5/8/2017 10:11:00 AM Small friends can't borrow reader's clothes
DEAR HARRIETTE: I am a larger woman who typically wears an XL to XXL. Sometimes friends will express that they enjoy my outfit and want to borrow a top or skirt. Although I am flattered, these girls are twigs! There is no way my clothing could look like anything but a potato sack on them.
How can I react when my friends ask to borrow my clothes? I don't want to seem upset about my size, but there is no way I can share clothes with these size 2 ladies. -- XS to XL, Cincinnati
DEAR XS TO XL: Consider it a positive that your friends appreciate your style and want to borrow your clothes! That means you clearly have a look that they admire.
You have a couple of options on how to react when your thinner friends want to borrow your clothes. You can thank them for the compliment and lightheartedly point out that the garment in question would not fit them. You can also let them try on the garment. Occasionally, loose-fitting tops on lean bodies do look good, either when they are just flowing or belted. You may be surprised to learn that one or more of your clothing items could look great on one of your size 2 friends. As long as you are comfortable letting your friends play dress-up in your clothes, it can't hurt to let them try on their favorite items.
DEAR HARRIETTE: After applying to over a dozen jobs for this summer, I have heard nothing -- not even a rejection. I have started calling places where I've applied to ask them if they've received my application. While I'm usually met with a startled employee, I believe that I am owed at least a rejection from a company. Is this not the case anymore? It's been a while since I've been on the job hunt. -- New Playing Field, Boston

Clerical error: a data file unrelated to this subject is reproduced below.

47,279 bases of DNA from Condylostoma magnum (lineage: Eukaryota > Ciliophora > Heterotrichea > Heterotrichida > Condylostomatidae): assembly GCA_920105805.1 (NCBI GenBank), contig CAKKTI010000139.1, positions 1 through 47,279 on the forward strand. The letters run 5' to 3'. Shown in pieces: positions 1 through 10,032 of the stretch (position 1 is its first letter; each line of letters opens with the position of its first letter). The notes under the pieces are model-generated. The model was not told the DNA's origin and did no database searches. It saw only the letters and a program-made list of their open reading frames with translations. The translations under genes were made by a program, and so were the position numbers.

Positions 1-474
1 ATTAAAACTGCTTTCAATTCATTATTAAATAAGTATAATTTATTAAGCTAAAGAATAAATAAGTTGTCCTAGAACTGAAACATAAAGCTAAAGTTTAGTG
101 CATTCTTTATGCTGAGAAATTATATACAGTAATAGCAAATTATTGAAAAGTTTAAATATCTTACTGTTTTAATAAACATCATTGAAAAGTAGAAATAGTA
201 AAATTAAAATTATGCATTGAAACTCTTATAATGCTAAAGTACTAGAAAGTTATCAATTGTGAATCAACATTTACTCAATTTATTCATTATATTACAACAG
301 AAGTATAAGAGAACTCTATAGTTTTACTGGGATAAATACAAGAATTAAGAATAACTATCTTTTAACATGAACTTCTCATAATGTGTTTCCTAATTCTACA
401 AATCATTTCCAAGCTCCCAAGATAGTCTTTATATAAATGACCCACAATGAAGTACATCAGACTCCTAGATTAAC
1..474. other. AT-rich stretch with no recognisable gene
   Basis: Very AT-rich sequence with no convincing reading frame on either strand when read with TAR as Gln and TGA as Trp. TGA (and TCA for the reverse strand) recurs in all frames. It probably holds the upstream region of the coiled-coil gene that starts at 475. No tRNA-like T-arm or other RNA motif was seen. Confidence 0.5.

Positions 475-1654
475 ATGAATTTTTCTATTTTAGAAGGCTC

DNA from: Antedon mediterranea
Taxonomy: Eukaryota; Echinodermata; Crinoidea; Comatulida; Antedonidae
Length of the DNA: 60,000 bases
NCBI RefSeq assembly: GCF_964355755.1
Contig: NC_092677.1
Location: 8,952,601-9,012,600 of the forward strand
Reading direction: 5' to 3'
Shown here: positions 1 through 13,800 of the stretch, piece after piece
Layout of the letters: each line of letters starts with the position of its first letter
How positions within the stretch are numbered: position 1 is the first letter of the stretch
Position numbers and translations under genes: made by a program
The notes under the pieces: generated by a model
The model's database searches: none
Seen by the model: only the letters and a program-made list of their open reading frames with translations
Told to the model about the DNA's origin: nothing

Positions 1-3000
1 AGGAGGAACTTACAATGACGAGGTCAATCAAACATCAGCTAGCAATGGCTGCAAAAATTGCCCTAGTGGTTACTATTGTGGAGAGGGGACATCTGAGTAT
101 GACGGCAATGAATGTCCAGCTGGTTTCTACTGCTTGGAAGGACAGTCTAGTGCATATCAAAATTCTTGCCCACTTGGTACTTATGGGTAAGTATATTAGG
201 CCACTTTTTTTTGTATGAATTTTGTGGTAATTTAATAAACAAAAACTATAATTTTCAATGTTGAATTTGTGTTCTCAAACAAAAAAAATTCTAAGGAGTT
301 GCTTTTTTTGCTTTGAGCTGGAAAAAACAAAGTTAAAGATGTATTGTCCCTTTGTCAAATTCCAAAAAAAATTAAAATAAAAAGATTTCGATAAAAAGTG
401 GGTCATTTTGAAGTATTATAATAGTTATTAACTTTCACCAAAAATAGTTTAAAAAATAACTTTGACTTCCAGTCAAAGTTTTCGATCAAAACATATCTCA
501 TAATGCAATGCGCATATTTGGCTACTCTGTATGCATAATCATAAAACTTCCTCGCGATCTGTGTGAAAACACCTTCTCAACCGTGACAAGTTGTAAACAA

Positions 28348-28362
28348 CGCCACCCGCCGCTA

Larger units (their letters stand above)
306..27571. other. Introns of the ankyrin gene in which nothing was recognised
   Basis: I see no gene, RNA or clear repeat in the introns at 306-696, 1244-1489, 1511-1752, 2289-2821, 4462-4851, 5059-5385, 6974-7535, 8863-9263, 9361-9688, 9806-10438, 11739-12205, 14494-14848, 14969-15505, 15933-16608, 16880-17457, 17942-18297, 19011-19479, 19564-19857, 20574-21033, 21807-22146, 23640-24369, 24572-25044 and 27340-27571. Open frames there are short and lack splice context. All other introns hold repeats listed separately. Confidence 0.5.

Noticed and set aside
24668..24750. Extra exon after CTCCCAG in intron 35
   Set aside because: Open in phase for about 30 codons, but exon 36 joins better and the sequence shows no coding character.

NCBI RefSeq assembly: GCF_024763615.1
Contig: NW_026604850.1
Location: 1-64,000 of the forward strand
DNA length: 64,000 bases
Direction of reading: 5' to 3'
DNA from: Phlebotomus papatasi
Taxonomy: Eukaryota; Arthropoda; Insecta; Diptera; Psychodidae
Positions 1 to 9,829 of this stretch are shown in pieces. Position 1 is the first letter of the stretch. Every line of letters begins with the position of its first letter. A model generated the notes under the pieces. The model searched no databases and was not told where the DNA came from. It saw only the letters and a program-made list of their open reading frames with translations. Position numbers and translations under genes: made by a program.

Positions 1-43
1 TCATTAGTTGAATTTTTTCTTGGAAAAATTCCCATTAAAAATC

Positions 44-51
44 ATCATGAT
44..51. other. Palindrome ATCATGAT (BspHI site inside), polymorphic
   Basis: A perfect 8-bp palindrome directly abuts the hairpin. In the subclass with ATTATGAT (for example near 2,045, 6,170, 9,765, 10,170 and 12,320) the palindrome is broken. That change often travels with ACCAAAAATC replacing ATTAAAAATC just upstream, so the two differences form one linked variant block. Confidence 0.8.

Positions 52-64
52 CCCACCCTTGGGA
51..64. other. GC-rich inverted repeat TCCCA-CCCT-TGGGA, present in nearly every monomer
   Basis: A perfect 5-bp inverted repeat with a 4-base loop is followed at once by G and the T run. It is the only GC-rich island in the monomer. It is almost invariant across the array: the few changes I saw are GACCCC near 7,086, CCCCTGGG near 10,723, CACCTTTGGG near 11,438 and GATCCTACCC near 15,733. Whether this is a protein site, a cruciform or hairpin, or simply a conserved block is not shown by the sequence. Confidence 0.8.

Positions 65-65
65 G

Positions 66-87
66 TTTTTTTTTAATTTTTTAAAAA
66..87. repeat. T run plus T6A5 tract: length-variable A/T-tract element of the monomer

DEAR NEW PLAYING FIELD: A form letter -- at the very least -- remains the protocol that a job applicant should be able to hope to receive. The reality is that there are so many applicants these days for virtually every available position that employers often do become overwhelmed and, in turn, less gracious.
Sorting through job applications to find the right fit for the position in question and discarding the rest has become the norm for many companies. Cold, but true in many cases.
What you did, calling to check on the status of your application, is a great idea. I recommend that you continue to place calls to the businesses where you applied. With an upbeat attitude, call and state that you are following up and are hopeful that the job for which you applied is still available. Launch into clear reasons why you believe you would be perfect for the job. Point out that you can imagine that they have been inundated with applications, and you want to make sure that they got a chance to see yours. Ask if you can resend it directly to whomever you reach on the phone. Your proactive approach may help to land you a job after all.
(Harriette Cole is a lifestylist and founder of DREAMLEAPERS, an initiative to help people access and activate their dreams. You can send questions to email@example.com or c/o Andrews McMeel Syndication, 1130 Walnut St., Kansas City, MO 64106.)